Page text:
OnPolitics: The Electoral Count Act, Jan. 6 and the 2020 Election

FILE - Vice President Mike Pence presides over a joint session of Congress as it convenes to count the Electoral College votes cast in November's election, at the Capitol in Washington, Jan. 6, 2021. Speaker of the House Nancy Pelosi, D-Calif., stands at right. Pence did not bend to President Donald Trump’s extraordinary pressure to intervene and presided over the count in line with his ceremonial role. He announced the certification of Biden’s victory before dawn, hours after a mob of Trump’s supporters violently ransacked the building. (Saul Loeb/Pool via AP, File) ORG XMIT: WX106

Happy Wednesday, OnPolitics readers!

The special House Committee investigating the Capitol insurrection debunked a conspiracy theory about whether a mysterious protester was actually a U.S. government informant who incited rioting at the Capitol as part of a conspiracy-laden false flag operation.

The theory explained: An Arizona man, Ray Epps, has become central to a viral – and unfounded – conspiracy theory in recent months after widely circulated video of him exhorting pro-Trump supporters the evening of Jan. 5 to enter the Capitol the next day.

At some point, some protesters began chanting, “Fed, fed, fed,” apparently suspicious that Epps was there trying to incite rallygoers on behalf of the FBI.

The House committee investigating January 6th posted a statement on Twitter Tuesday.

“The Committee has interviewed Epps,” it read. “Epps informed us that he was not employed by, working with, or acting at the direction of any law enforcement agency on Jan 5th or 6th or at any other time, & that he has never been an informant for the FBI or any other law enforcement agency.”

It's Amy and Chelsey with today's top stories out of Washington.

The Electoral Count Act and its role in Jan. 6, 2020 elections

The Capitol riot on Jan. 6 has lawmakers questioning the Electoral Count Act – a 19th century law that lays out the framework for counting state electoral votes and determines how to deal with disputes to those results. Those seeking to change the statute call it outdated and unclear.

What is the Act? The Electoral Count Act is a nearly 140-year-old law that specifies how to count the electoral votes from states for the presidency and vice presidency and what to do if there are objections to the results.

Congress has a limited role in choosing the next president and vice president, and the Constitution says it is up to states to choose how to run their elections. Once the states count and determine which candidate won, they send election certificates to Congress to count.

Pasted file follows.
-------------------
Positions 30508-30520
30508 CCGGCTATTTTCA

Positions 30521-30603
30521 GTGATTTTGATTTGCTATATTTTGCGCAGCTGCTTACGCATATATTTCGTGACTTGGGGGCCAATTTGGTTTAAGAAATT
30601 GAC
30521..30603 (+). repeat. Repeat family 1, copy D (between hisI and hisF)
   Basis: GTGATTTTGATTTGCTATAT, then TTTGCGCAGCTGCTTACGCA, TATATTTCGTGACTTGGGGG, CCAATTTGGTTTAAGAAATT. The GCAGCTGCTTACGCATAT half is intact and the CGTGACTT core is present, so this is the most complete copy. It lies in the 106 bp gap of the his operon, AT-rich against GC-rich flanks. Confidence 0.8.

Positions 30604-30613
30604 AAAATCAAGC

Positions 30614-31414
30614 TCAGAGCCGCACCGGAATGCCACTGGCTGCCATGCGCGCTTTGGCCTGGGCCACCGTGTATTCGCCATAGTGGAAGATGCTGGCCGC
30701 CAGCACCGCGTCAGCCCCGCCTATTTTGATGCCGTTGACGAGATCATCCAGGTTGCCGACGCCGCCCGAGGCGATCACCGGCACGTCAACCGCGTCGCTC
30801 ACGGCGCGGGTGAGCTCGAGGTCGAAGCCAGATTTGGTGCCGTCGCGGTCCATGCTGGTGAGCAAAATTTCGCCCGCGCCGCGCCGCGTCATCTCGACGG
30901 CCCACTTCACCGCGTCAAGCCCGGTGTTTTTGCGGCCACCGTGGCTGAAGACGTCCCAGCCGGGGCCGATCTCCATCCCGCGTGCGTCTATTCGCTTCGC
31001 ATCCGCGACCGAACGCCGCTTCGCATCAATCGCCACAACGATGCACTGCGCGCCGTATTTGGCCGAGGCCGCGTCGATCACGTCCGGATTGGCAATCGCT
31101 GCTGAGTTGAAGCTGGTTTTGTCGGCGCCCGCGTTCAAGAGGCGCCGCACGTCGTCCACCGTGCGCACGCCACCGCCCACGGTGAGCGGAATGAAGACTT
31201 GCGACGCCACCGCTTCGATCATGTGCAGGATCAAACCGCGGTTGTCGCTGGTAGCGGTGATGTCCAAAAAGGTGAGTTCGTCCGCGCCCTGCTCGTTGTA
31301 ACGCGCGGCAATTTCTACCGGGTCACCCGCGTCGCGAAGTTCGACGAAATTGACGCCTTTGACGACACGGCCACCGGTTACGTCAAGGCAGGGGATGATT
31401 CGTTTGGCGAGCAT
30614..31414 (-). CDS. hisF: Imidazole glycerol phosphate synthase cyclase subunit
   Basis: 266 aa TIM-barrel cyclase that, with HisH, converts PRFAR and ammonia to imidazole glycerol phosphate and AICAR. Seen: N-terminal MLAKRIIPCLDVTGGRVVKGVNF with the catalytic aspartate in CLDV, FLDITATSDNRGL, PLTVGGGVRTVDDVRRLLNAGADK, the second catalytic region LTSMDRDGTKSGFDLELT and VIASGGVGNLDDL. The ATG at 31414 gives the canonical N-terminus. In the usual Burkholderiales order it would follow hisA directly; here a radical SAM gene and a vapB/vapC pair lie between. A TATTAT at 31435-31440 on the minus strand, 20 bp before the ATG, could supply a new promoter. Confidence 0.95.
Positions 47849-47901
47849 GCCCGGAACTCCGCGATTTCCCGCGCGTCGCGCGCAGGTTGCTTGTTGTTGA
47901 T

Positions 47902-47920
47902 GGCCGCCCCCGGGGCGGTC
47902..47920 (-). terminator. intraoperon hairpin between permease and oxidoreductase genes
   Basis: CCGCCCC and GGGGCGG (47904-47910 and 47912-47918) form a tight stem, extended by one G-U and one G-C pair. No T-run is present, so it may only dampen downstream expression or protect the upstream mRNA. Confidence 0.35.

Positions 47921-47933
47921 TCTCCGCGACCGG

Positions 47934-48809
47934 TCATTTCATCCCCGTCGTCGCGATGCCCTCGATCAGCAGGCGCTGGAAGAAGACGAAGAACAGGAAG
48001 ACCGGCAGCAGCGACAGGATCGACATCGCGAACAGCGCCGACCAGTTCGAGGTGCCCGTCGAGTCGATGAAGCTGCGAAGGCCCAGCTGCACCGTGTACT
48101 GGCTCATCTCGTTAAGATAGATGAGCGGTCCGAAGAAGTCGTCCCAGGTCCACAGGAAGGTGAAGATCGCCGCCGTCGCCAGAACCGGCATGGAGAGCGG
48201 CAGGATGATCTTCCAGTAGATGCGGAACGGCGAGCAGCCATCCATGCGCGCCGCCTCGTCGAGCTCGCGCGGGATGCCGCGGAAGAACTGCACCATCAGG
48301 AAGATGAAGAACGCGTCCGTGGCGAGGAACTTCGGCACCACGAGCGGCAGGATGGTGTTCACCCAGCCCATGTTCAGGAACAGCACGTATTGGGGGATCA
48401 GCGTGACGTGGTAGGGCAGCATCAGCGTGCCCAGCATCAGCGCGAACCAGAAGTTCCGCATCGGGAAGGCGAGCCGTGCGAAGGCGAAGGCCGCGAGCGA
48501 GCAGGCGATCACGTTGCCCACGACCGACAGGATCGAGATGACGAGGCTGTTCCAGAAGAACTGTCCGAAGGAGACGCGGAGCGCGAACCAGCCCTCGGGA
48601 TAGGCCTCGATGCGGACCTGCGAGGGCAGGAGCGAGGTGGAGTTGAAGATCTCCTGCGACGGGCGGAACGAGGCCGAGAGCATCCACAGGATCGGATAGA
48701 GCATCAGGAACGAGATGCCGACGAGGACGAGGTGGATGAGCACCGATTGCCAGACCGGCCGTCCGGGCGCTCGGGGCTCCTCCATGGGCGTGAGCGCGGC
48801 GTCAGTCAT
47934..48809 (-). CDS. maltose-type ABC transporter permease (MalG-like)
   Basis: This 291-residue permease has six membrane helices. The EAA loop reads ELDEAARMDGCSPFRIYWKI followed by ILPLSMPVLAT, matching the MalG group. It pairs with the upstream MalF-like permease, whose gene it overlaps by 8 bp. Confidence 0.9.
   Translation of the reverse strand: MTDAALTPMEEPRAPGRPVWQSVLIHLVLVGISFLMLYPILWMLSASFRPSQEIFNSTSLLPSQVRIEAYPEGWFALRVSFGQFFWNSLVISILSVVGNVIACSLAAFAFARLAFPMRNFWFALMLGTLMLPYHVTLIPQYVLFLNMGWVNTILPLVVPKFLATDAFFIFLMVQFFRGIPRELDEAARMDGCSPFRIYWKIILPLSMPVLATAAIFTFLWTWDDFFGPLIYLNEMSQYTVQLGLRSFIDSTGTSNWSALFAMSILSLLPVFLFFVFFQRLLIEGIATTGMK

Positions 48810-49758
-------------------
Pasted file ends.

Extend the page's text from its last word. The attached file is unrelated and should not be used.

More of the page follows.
The law establishes a timeline for Congress to meet to count the electoral votes: the sixth day in January.

The Electoral Count Act came into play in the 2020 election as Republicans contested the electoral votes in two states: Arizona and Pennsylvania.

Trump and some of his allies in Congress argued then-Vice President Mike Pence had the constitutional authority to decide which states' Electoral College votes counted, and they wanted him to refuse the results in several states where they argued there were voting irregularities.

There have been bipartisan calls to change the statute after what happened one year ago. Many lawmakers have argued the law is too ambiguous and needs to be clarified. Several committees plan to release reports this year on whether the law should be changed, and if so, how.

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Nevada Sen. Harry Reid lies in state in the Capitol rotunda

Members of Congress honored late Senate Democratic majority leader Harry Reid Wednesday as he lay in state in the U.S. Capitol rotunda.

Reid, known as Nevada's longest serving senator, died last month after a battle with pancreatic cancer.

House Speaker Nancy Pelosi, D-Calif., and Senate Majority Leader Chuck Schumer, D-N.Y., spoke during the service. Schumer called Reid a “dear friend and mentor” while Pelosi remembered him as "one of the most consequential Senate majority leaders of all time." 

Vice President Kamala Harris and second gentleman Doug Emhoff also attended. 

Looking for more to read? Check out USA TODAY's up-to-date list of witnesses subpoenaed by the Jan. 6 House select committee.— Amy and Chelsey